In the above relations, \(T_{{{\text{ij}}}}\) is defined as the degree to determinant clusters, \(I_{{\text{i}}}\) is the degree to the boundary clusters, \(F_{{\text{i}}}\) is the degree belonging to the outlier data set, N number of data points, C number of clusters, w weighting factor, m is a fuzzification constant, xi is a data point, and δ is the number of objects that are considered as outliers. \(\overline{c}_{i max}\) is a constant that is calculated for each data point according to Eq. (5). This parameter is used to precisely determine the value of function \(I_{{\text{i}}}\), because the degree of indeterminacy of each data point depends on the two largest definite clusters close to it, namely Eqs. (6) and (7). The cluster centers \(c_{j}\) and membership \(T_{{{\text{ij}}}}\), \(I_{{\text{i}}}\), and \(F_{{\text{i}}}\) are updated by Eqs. (811) respectively, where k is the iteration step.

$$c_{j} = \frac{{\mathop \sum \nolimits_{i = 1}^{N} \left( {w_{1} T_{ij} } \right)^{m} x_{i} }}{{\mathop \sum \nolimits_{i = 1}^{N} \left( {w_{1} T_{ij} } \right)^{m} }}$$
$$T_{ij} = \frac{K}{{w_{1} }}\left( {x_{i} - c_{j} } \right)^{{ - \left( {{\raise0.7ex\hbox{$2$} \!\mathord{\left/ {\vphantom {2 {m - 1}}}\right.\kern-\nulldelimiterspace} \!\lower0.7ex\hbox{${m - 1}$}}} \right)}}$$
$$I_{i} = \frac{K}{{w_{2} }}\left( {x_{i} - \overline{c}_{{i{ }max}} } \right)^{{ - \left( {{\raise0.7ex\hbox{$2$} \!\mathord{\left/ {\vphantom {2 {m - 1}}}\right.\kern-\nulldelimiterspace} \!\lower0.7ex\hbox{${m - 1}$}}} \right)}}$$
$$F_{i} = \frac{K}{{w_{3} }}\delta^{{ - \left( {{\raise0.7ex\hbox{$2$} \!\mathord{\left/ {\vphantom {2 {m - 1}}}\right.\kern-\nulldelimiterspace} \!\lower0.7ex\hbox{${m - 1}$}}} \right)}}$$

NCMHap method

As can be seen in Fig. 7, the proposed method involves two main steps. First, in order to provide an initial clustering of the input fragments, a weighted graph, called fuzzy conflict graph, is constructed based on the SNP matrix. In this graph, fragments are considered as vertices, and the weight of each edge is the normalized Hamming distance (NHD) between corresponding fragments. This measure is given as follows:

$$NHD\left( {f_{i} ,f_{j} } \right) = \frac{1}{{S_{ij} }}\mathop \sum \limits_{k = 1}^{n} D\left( {f_{ik} ,f_{jk} } \right)$$
Fig. 7
figure 7

Flowchart of the proposed method

In the above relations, fi and fj are two fragments of X, Sij denotes the number of columns (SNPs) that are covered by either fik or fjk in X. In fact, Sij is a normalization factor that allows us to normalize the distance between the two fragments such that the resulting distance ranges from 0 to 1, and n represents the number of SNPs.

After constructing the graph, the edges with weight of 0.5 are removed because they do not provide sufficient information about the clustering of the connected fragments.

Next, an edge with the highest weight is found from the obtained graph and its connecting nodes (fragments) are assigned to different clusters (i.e. C1 and C2). Then, in an iterative manner, for each cluster (Ci, i = 1,2), a node with highest distance from the cluster is found. Then, it is assigned to the opposite cluster. This step is repeated until all nodes will be assigned to the clusters.

In the second phase, the initial clustering is given to the NCM algorithm. The centers of each cluster are considered as the primary centers in the NCM algorithm. Initial clustering can improve the convergence speed of the NCM algorithm. This algorithm determines the impact of fragments on clustering based on the three membership functions introduced and is able to reduce the impact of noise or outliers on the clustering process and consequently, the accuracy of clustering will be increased. Therefore, clustering is achieved by repeating the optimal objective function and the membership degree of the determinant and indeterminate clusters and the centers of the clusters in each iteration will be updated by Eqs. (811). The iteration is repeated until the difference between cluster centers at two successive iterations is greater than \(\varepsilon\). Finally, the center of obtained clusters construct the set of reconstructed haplotypes.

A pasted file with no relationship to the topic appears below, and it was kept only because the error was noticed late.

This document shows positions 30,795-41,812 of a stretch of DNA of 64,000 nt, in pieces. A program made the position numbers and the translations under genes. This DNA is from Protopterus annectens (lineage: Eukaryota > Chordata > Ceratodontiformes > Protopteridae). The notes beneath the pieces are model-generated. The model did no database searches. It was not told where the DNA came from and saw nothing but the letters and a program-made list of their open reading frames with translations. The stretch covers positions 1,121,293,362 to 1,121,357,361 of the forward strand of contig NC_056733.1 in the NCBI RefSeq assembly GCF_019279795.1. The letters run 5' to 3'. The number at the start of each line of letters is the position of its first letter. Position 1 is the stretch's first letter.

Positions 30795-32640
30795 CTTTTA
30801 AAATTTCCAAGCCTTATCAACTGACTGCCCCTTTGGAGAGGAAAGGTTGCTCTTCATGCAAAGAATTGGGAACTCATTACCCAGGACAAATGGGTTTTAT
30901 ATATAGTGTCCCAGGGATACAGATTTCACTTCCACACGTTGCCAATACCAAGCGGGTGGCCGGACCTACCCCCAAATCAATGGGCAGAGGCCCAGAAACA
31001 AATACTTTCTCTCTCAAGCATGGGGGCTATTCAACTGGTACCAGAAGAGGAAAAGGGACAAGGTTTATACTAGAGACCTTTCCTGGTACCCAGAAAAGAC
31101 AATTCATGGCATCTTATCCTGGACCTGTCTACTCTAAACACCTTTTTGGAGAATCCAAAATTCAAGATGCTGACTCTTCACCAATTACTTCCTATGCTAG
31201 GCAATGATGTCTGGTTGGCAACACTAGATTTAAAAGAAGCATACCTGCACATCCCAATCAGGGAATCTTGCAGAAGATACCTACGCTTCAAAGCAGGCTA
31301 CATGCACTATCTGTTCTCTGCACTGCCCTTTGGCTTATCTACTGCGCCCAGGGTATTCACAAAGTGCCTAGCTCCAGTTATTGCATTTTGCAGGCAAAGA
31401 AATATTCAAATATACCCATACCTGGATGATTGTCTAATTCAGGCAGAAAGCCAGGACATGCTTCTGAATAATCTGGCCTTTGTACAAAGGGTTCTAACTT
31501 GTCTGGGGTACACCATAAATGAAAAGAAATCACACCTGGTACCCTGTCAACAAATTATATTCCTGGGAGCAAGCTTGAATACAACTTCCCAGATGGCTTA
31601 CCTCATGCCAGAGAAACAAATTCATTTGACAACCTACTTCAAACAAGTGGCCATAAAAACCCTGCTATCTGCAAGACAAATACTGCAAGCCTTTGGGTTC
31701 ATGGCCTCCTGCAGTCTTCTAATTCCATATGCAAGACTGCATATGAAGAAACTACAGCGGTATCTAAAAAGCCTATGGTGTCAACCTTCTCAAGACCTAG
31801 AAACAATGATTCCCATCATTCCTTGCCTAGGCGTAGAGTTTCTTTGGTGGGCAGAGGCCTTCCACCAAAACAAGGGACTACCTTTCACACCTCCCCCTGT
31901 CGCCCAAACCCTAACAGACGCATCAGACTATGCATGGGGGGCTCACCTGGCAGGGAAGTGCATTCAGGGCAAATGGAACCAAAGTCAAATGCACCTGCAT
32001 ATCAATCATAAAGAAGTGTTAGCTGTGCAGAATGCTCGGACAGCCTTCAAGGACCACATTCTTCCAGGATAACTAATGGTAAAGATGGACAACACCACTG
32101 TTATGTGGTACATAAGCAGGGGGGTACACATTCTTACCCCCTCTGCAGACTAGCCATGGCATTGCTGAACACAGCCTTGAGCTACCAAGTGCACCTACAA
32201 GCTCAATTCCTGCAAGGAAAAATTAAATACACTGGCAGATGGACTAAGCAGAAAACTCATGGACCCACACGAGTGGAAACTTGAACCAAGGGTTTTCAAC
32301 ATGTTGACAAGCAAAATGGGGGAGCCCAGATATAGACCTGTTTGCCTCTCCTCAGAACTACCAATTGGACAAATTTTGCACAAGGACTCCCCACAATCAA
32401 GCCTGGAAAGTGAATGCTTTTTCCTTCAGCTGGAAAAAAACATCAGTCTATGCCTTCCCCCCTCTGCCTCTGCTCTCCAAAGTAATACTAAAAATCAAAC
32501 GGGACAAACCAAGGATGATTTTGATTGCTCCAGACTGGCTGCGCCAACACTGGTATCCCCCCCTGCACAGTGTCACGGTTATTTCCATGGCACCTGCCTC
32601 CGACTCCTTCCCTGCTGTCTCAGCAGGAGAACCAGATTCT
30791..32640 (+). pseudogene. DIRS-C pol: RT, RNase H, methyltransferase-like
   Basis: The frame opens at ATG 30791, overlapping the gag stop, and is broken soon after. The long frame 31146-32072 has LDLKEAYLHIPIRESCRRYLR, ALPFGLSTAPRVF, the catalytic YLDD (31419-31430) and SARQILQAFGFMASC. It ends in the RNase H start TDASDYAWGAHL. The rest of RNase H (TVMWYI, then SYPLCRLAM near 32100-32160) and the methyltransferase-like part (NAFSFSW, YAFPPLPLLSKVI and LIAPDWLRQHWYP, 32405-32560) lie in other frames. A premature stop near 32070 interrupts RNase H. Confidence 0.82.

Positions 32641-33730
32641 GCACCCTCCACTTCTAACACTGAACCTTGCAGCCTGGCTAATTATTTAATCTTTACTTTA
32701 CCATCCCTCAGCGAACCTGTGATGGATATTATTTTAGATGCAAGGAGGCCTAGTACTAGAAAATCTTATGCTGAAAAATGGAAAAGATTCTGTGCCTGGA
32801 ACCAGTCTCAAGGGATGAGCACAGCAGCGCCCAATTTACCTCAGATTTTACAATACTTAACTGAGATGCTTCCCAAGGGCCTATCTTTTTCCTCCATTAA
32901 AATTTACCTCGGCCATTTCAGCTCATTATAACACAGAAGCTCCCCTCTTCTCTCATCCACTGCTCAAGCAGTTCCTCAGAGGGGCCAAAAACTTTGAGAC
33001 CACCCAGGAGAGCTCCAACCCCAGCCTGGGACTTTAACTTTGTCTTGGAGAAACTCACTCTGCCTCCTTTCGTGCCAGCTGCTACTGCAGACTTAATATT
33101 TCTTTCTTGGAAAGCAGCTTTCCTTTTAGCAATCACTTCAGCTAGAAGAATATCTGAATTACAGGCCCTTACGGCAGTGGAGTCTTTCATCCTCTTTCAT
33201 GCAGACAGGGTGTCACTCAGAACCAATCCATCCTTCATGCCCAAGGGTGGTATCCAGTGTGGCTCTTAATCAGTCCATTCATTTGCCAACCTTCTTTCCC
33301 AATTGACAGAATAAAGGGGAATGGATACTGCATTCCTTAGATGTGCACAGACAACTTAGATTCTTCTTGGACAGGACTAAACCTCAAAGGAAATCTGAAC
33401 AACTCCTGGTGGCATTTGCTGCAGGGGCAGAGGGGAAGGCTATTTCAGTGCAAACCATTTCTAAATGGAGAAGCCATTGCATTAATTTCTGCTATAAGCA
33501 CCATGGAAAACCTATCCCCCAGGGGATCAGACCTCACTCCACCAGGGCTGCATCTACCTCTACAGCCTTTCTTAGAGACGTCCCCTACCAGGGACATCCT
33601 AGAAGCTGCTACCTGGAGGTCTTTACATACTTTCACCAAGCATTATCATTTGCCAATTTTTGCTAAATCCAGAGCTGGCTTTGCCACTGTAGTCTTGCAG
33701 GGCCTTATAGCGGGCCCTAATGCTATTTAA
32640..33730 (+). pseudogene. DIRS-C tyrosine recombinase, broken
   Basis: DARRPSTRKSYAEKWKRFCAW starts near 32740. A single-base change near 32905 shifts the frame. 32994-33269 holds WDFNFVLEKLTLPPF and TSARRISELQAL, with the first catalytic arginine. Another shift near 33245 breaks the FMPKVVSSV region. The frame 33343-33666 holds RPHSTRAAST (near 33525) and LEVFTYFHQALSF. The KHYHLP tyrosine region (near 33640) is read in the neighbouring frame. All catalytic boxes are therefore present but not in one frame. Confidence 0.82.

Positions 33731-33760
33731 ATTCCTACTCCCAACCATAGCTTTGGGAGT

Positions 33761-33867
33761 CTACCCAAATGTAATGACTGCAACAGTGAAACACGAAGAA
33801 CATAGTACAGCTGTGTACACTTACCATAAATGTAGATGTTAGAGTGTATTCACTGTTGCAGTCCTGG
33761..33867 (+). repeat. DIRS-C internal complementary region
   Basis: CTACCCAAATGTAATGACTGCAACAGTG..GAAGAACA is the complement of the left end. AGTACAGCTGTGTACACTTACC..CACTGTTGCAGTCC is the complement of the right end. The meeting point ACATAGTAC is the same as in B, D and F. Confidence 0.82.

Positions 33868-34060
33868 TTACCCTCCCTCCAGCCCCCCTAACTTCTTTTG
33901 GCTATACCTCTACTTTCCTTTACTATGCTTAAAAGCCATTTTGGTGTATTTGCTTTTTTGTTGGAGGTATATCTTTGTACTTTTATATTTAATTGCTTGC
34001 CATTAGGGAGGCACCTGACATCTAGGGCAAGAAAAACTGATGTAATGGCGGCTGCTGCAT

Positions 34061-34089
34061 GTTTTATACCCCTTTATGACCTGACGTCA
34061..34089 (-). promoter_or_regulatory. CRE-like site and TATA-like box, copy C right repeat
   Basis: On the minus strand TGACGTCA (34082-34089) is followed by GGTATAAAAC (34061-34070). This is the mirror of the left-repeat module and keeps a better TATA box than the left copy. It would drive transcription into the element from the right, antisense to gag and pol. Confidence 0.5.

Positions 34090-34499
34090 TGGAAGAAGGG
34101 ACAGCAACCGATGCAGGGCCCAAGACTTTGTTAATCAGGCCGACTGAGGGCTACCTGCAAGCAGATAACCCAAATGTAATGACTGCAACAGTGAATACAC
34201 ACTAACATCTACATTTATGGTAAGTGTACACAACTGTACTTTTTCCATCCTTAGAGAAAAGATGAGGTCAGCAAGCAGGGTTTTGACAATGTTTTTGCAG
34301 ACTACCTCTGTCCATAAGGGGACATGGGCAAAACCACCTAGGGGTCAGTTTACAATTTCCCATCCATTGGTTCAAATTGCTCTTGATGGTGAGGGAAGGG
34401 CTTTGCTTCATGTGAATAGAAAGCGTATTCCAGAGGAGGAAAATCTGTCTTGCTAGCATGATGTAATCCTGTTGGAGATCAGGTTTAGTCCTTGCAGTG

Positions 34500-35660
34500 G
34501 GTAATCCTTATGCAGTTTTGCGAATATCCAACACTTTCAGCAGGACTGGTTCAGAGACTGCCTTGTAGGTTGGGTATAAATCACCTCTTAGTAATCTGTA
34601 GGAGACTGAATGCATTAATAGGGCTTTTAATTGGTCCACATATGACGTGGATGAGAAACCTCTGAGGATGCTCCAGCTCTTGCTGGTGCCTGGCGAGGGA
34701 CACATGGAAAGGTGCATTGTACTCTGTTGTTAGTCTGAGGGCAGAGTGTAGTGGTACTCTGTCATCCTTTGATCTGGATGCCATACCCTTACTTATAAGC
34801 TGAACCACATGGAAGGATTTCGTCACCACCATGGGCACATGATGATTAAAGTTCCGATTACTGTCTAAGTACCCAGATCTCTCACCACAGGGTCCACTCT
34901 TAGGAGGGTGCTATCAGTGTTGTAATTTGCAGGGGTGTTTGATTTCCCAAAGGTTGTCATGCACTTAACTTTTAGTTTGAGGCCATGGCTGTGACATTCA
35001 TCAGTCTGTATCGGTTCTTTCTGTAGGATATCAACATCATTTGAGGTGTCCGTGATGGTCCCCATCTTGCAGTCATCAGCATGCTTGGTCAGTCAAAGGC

Availability of data and materials

The datasets generated and analyzed during the current study are available from the corresponding author on reasonable request. Moreover, the source code is available in:



Single individual haplotype


Neutrosophic c-means


Next generation sequencing


Single nucleotide polymorphism


Minimum SNP removal


Minimum fragment removal


Minimum error correction


Asexual reproduction optimization


Fuzzy c-means


Reconstruction rate


Normalized Hamming distance


  1. Jorde LB, Wooding SP. Genetic variation, classification and “race.” Nat Genet. 2004;36(11s):S28.

    Article  CAS  Google Scholar 

  2. Schneider JA, Pungliya MS, Choi JY, Jiang R, Sun XJ, Salisbury BA, Stephens JC. DNA variability of human genes. Mech Ageing Dev. 2003;124(1):17–25.

    Article  CAS  Google Scholar 

  3. Snyder MW, Adey A, Kitzman JO, Shendure J. Haplotype-resolved genome sequencing: experimental methods and applications. Nat Rev Genet. 2015;16(6):344–58.

    Article  CAS  Google Scholar 

  4. Hoehe MR, Köpke K, Wendel B, Rohde K, Flachmeier C, Kidd KK, Berrettini WH, Church GM. Sequence variability and candidate gene analysis in complex disease: association of µ opioid receptor gene variation with substance dependence. Hum Mol Genet. 2000;9(19):2895–908.

    Article  CAS  Google Scholar 

  5. Terwilliger JD, Weiss KM. Linkage disequilibrium mapping of complex disease: fantasy or reality? Curr Opin Biotechnol. 1998;9(6):578–94.